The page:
According to the WSJ they are!
Uncertain tax positions, recorded as an obscure liability entry on corporations’ balance sheet and securities filings, reflect tax breaks that push the envelope and are therefore uncertain to be sustained upon an audit by IRS (or other taxing authorities).
The obscure entry,under the heading “Uncertain Tax Positions” or “Unrecognized Tax Benefits,” is where companies account for tax breaks that push the envelope and they are adding up:
- Exxon Mobil Corp. reported that it had $7.8 billion of these uncertain tax positions outstanding as of Dec. 31, including $1.5 billion from 2013 alone.
- Pfizer Inc. reported $6.1 billion, including $1.2 billion from 2013.
- Google Inc. reported $3.1 billion at the end of September, up from $2.6 billion at the end of 2013.
All told, companies in the S&P 500 have amassed $188 Billion in unrecognized tax benefits by the end of their 2013 fiscal years; $21 billion of which was related to that year’s taxes, according a Wall Street Journal analysis of figures from Calcbench Inc., a financial data provider.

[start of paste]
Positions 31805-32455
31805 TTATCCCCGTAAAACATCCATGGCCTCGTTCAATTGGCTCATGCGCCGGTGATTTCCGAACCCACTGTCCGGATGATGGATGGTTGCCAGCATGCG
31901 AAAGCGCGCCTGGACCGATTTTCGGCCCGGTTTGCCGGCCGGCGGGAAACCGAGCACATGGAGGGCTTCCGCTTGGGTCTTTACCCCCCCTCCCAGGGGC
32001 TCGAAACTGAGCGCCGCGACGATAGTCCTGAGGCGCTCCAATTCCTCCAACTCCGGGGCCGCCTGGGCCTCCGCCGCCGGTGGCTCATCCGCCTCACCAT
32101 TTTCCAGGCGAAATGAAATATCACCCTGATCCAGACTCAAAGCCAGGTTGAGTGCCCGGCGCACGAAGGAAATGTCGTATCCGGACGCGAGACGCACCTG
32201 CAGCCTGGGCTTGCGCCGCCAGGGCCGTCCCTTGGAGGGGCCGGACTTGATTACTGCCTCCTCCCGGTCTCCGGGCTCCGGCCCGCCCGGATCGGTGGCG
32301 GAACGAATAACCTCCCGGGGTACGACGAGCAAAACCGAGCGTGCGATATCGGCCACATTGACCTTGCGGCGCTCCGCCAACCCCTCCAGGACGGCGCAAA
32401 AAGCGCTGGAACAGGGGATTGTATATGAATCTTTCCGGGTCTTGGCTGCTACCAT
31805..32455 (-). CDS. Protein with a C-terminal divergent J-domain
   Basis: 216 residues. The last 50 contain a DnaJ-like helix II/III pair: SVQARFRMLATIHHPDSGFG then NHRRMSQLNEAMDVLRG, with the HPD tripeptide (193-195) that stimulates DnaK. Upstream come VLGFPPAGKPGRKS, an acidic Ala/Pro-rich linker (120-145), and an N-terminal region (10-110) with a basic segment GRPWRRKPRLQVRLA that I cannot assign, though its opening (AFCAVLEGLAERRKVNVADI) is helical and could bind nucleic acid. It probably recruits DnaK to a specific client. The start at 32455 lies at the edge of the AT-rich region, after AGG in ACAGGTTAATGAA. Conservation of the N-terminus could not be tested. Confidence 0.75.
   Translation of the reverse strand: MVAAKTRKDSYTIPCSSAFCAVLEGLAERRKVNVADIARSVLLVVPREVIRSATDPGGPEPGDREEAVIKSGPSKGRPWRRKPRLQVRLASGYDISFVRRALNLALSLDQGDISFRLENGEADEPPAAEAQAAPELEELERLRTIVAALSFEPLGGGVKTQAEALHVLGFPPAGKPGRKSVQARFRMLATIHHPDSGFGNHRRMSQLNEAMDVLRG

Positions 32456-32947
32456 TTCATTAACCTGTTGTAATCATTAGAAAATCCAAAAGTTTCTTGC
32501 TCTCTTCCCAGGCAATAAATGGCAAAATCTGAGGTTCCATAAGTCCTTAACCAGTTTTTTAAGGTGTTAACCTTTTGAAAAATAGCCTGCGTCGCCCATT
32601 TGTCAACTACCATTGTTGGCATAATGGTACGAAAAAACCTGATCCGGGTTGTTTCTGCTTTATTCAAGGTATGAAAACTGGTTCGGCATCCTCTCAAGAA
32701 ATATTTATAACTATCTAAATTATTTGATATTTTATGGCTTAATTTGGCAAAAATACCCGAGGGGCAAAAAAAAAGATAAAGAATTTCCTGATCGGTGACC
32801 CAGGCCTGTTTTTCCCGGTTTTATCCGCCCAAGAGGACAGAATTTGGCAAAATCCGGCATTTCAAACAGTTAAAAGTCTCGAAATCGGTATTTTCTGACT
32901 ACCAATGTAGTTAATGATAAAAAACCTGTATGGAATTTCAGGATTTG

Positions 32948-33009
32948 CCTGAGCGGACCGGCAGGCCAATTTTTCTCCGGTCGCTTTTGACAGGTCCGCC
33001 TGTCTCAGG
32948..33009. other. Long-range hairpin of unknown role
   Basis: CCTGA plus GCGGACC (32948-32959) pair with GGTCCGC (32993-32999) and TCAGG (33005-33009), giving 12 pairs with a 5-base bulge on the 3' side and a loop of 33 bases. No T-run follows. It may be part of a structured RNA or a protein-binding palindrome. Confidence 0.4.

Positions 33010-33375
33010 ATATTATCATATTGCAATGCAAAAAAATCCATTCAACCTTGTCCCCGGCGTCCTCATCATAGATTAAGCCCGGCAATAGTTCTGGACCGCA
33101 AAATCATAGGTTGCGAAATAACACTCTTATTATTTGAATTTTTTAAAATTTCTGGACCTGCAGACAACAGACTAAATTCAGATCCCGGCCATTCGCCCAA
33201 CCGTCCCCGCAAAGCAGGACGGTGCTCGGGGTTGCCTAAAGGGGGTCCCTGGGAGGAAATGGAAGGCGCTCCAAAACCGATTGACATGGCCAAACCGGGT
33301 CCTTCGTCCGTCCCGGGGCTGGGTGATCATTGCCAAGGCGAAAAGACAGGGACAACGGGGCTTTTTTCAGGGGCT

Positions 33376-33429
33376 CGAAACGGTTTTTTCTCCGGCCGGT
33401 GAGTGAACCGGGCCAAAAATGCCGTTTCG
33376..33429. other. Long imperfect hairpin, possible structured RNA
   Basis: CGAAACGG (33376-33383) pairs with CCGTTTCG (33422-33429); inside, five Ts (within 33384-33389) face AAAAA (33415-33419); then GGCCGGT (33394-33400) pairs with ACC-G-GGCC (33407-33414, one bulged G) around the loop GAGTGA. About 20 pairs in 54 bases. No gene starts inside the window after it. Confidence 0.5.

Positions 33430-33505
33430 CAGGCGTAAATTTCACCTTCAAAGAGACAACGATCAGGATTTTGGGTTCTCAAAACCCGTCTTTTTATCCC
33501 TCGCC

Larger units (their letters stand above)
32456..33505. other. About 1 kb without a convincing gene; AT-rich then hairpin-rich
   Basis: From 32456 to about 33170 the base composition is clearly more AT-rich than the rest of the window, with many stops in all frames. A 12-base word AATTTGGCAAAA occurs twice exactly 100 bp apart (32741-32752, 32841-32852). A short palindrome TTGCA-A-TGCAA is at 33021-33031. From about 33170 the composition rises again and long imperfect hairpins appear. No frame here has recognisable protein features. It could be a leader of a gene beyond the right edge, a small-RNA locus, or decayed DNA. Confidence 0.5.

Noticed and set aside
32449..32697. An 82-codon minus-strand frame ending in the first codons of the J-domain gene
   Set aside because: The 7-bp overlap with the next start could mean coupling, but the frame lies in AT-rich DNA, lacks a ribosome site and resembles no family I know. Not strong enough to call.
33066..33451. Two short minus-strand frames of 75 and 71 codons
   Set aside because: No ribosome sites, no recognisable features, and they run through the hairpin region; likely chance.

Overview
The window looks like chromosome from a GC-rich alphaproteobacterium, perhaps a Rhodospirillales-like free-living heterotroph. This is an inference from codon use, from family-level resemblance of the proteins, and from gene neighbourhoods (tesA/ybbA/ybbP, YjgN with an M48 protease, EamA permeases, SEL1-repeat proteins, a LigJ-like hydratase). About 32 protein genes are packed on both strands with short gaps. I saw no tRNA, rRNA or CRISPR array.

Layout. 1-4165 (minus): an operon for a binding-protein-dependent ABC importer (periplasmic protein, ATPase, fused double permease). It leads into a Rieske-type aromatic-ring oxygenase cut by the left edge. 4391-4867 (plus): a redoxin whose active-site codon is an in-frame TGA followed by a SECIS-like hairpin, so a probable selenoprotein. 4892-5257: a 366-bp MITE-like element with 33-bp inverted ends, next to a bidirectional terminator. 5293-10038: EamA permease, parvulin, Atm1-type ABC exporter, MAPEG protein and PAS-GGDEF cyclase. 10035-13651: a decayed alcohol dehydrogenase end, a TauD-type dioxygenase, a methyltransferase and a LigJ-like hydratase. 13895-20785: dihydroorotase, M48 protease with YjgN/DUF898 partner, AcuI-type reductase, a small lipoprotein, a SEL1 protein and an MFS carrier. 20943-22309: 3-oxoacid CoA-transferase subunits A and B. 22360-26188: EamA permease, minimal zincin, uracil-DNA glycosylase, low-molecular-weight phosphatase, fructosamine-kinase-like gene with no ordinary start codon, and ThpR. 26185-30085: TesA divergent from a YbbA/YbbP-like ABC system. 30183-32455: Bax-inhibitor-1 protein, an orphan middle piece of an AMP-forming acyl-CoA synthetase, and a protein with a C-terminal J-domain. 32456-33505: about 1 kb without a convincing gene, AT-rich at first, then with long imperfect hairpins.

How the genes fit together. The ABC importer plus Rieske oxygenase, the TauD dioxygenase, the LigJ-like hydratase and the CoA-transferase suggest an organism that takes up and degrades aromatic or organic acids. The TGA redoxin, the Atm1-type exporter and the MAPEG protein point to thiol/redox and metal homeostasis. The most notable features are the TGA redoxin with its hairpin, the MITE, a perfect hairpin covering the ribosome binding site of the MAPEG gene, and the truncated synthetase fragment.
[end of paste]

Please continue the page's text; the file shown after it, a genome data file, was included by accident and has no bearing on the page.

The companies have added between $19 billion and $22 billion of new uncertain tax positions each year since 2010.
Bets on those breaks or credits pay off if a company can prevail in court, if tax authorities don’t challenge the claims or if the statute of limitations expires, typically after three years for U.S. federal taxes. Even where companies do get audited, typically they get at least some of what they claim and there is a good chance that they can settled these issues for less than the amount they have in the reserve.
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